I'm unfamiliar with the ultimate outcome of that case. I seem to recall that ACLU sued to have the city council revoke the lease on constitutional grounds, which is something I've never understood, either about their power, or that of Gavin Newsom, or the Multnomah County Commission: How is it again that local executive branches are charged with interpreting the Federal or State Constitution? And I recall the Scouts countersuing to block that decision.

I maintain that they behaved like loons. The lease only had 10 years left on it when they sued! How about just letting the thing legally expire? How about *also* just setting up youth organizations which do not contain the elements deemed offensive by the groups so offended?

Maybe DB has a specific opinion about that; his kids are in Scouts in that area, I think.

Anonymous said...

I have no comment on anything but the San Diego thing. I've lived in the San Diego area for 20 years now, I get to read daily in the paper the nonsense put out by BOTH sides.
The ACLU argued that it was 'wrong' to give a organization that 'practiced bigotry' on sexual orientation and religion special privledges (free leasehold). The Scout's arguement (it's NOT really bigotry) was just as lame.
Oh, and while my older children's weren't Boy Scouts (being Girl Scouts instead), my youngest probably will be. The local Scouting orginization is pretty good, I just feel that the National one has gone insane.

And, in contrast... I wonder if the ACLU wants the Rabid Right to stay in power... they seem to 'poke them with a stick' at every opportunity. Between the Scouts, the Mt. Soledad Cross, and a couple of other local issues, they're pretty much arranged for the worst of the Rabids to get funding for the next 20 years.

Rob Perkins said...

Turns out my impression of the Balboa Park suits were not exactly correct, though it looks like a huge task for a newcomer to sort out the nuances.

$1-a-year leases are very common things; they keep ownership of public land with the public, and allow the lessee freedom from escalating property taxes. The thing really was a win-win for San Diego: Parkland was maintained at no charge to the taxpayer, and improvements paid for through private fundraising. It's poor payback for that kind of service to the city.

Again, *all they had to do* is wait until '07 for the lease to lapse, and prevail upon the city council not to renew it on those terms. But that's hardly splashy stuff, and certainly not the stuff of federal court cases. That's the kind of thing which suggests to me that the ACLU down there is trying to do judicial legislation, which I oppose, and that at the federal level, which I *really* oppose.

And anyway, did that judge really conclude that the BSA is a *church*? Oy. On that logic the Supreme Court itself is a church!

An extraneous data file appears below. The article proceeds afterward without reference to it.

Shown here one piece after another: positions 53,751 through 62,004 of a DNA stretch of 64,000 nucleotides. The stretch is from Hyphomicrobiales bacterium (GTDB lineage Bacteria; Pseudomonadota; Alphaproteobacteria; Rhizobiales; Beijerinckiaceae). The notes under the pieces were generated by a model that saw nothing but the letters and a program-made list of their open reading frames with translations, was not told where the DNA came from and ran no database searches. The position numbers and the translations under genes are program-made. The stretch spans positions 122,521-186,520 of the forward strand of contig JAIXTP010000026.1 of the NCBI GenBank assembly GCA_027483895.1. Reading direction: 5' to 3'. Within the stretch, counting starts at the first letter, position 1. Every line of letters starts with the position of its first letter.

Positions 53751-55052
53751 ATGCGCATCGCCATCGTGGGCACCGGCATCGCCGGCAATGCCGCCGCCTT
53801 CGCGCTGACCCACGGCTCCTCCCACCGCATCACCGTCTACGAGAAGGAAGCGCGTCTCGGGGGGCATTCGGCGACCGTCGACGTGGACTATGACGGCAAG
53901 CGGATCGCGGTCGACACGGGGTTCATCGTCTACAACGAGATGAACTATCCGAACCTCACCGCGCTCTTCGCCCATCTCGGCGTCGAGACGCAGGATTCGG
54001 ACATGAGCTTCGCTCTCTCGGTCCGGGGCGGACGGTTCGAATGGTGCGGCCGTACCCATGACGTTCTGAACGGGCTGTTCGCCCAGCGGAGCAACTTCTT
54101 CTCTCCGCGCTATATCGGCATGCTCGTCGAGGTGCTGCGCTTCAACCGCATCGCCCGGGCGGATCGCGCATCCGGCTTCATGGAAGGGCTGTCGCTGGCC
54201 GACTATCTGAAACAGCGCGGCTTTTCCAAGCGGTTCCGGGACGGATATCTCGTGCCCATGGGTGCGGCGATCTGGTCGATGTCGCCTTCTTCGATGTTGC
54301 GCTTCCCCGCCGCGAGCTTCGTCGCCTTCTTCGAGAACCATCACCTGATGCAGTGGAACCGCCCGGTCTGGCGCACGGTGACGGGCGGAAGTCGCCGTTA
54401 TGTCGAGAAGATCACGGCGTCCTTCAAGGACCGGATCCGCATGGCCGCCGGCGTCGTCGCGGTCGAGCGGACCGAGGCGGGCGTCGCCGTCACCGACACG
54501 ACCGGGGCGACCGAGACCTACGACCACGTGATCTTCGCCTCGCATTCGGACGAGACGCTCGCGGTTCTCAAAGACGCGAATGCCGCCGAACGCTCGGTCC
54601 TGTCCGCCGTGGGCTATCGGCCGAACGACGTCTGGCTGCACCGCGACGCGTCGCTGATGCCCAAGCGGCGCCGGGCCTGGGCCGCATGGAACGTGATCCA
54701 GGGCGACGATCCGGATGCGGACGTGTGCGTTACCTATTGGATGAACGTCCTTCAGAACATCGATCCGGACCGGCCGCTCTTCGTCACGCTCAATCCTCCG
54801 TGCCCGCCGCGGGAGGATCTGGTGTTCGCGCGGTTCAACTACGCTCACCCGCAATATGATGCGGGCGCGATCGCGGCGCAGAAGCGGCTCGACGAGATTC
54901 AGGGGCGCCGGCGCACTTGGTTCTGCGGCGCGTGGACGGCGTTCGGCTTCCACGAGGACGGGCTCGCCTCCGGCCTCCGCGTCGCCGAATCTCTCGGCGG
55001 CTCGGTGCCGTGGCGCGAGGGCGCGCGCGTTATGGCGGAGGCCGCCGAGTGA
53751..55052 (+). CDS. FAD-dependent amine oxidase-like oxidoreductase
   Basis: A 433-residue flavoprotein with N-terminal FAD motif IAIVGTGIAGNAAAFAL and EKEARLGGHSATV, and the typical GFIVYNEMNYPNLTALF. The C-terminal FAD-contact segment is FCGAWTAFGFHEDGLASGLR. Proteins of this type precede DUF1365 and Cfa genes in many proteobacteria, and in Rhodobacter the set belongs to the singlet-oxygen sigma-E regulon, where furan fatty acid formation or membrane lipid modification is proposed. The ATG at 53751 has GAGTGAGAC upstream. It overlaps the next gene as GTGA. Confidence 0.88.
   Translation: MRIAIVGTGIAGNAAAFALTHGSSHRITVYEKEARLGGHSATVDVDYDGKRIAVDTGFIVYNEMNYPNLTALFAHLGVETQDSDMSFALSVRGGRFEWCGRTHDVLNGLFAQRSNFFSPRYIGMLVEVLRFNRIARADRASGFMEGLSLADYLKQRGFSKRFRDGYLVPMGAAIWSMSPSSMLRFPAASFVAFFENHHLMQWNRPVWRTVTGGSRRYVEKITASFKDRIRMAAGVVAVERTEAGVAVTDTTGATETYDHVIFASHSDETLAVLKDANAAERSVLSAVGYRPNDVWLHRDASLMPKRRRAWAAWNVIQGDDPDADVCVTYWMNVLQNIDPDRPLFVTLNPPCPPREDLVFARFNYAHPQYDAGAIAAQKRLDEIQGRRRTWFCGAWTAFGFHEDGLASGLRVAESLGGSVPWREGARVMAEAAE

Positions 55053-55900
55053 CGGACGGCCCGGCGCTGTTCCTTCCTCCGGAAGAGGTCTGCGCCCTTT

sure said...

A mite bit off the main posting, but what the hell.....

It seems to me that the ACLU, rabid gun rights organizations and other fanatical organizations out there on both sides of the political spectrum rely on a flawed idea; that such a thing as unlimited freedom not only exists but should be "defended".

As a part-time libertarian, I can sympathize with the notion that nothing should hold the idividual back from doing or saying whatever the hell he or she wants to. But we do live in a nation of laws, and as such I acknowledge thatI have to respect these laws. So long as they pass a common sense test: do they work and are they equally used.

I have been to third world countries where there is total anarchy, and I love the idea of a good and fair system of justice thank you very much.

The ACLU has a narrow agenda, as does the NRA and other organizations. They also believe in total freedom for individuals, inasmuch as a it fits into their politics.

BUT they choose to ignore the fact that everyone is not capable of accepting the responsibility of their choices. Do we really want people running around with crew served weapons? Do kids have the "right" to privacy that is involiate from their parents? They also willgully ignore the predictable results of their agendas, blinded as they are by their ideology.

Not that I am completely innocent of this, of course.

Ultimately, I would rather have my elected representatives make these sort of decisions for me instead of a bunch of unelected, unaccountable clowns from ANY group. I am an American and my vote speaks for me without any help.


Back to the topic at hand: i believe that a combination of personal giving to charities that have an overhead of less than 10% combined with personal volunteering is best. While giving money is always a good thing, spending your time helping people directly is many times more rewarding IMHO.

To me handing a plate of grub to a homeless guy or pounding a nail into a Habitat home is much more rewarding on a personal level than receiving a slick flyer from Greenpeace.